The reason I questioned if the transformers could be used is because I've often seen transformers for amplifiers advertised as "audio transformers" and they were often much higher priced than same rating normal transformers. I don't know if they are built with special components or something or with different requirements.
No, you cannot use a "power" transformer as a "audio" transformer. A power transformer handles low frequency - 50 or 60 Hz. An audio transformer will need to handle frequencies from about 40 Hz to about 20 KHz. This means that the construction is sophisticated.

Special Core material with a low u to reduce Hysteresis.
The laminations of the core are made thinner to reduce the Eddy Current losses.
Each layer of the primary has a "spacer" to reduce Inter winding Capacitance.
Bifilar winding to balance DC resistance of each side of a Push Pull Primary.
An Air Gap in the core to avoid core saturation in case of a Single Primary.
The windings ratio is based on the Plate/Collector characteristics of the output device and the Speaker Impedence.

All these make an Audio Transformer more expensive than a power transformer.
The transformer in a SMPS is designed for High Frequency ( > 50 KHz) and cannot be used for Audio.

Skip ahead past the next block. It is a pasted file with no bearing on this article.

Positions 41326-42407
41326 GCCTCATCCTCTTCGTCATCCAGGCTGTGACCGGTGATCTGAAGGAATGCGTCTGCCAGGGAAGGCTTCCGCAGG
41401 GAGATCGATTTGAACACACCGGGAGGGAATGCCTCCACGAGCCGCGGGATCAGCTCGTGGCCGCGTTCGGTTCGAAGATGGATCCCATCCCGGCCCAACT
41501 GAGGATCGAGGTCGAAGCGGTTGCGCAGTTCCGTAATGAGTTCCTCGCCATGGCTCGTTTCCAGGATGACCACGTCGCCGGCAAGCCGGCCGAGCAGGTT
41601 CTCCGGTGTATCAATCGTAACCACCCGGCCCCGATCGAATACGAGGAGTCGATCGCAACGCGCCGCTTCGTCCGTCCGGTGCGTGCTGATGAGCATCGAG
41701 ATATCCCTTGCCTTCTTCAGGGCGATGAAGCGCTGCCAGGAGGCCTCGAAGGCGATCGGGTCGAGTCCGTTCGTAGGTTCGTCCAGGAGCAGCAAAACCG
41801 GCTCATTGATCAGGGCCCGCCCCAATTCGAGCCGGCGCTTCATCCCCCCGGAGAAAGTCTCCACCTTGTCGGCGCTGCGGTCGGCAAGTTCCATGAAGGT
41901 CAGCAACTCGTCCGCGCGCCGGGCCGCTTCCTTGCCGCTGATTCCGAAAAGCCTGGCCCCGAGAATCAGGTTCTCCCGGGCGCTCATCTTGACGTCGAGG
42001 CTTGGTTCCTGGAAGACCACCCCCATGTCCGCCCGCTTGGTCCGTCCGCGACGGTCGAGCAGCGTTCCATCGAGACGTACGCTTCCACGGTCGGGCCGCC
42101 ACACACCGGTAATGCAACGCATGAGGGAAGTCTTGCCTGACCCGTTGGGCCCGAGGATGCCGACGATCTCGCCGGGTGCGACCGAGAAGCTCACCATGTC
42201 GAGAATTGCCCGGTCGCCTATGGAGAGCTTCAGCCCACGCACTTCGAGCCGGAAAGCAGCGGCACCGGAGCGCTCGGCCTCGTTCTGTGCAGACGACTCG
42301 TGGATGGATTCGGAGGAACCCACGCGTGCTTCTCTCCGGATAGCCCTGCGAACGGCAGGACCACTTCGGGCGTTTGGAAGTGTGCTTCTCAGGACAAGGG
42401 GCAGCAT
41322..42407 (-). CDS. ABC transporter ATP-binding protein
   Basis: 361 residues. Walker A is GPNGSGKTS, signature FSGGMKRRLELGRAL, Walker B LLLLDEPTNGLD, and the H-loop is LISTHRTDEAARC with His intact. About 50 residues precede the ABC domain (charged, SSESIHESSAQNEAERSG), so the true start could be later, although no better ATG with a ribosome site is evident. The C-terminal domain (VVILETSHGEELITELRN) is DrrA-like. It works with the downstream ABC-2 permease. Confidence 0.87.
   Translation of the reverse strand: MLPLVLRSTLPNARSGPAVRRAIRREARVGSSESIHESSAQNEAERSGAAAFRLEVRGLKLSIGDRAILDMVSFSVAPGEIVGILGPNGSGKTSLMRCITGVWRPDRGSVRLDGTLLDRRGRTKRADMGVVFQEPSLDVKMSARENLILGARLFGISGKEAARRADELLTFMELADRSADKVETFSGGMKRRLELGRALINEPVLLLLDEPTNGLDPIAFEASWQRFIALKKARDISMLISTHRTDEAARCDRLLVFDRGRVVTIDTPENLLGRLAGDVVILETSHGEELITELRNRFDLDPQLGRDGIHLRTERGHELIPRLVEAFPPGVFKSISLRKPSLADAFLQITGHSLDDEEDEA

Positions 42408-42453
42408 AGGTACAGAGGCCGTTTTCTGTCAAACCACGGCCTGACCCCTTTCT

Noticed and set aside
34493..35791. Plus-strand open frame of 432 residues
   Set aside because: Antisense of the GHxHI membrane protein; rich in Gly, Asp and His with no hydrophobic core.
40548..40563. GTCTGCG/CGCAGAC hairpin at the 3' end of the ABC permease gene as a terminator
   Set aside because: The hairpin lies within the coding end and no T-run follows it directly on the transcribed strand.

Thread Starter

RogueRose

Joined Oct 10, 2014
375
I thought I was talking about a power transformer, the thing that makes home audio receivers very heavy. I've taken a number of these apart (and some musical amps) and they all have large power transformers, usually dropping voltage down from 12-35v IIRC. The amps I've seen are ones that have 100-120watts RMS x 5 or 7 channels @ 8 ohm, or a guitar amp (400-600w RMS rated at 1,000-1,200 peak wattage - maybe 4 ohm though..)

So from what I had looked at I thought that most of the amps had a large power transformer to drop the 120AC down to 15-35V that is useable by the Mosfets/IC. IDK, maybe it only drops the V to 50-70 or even up to 170-200V, IDK how the power supply works inside of high power audio amps.

I just didn't think the power transformers were anything special and didn't know they used transformers in other parts of the amp that deal with high frequency and are more sensitive.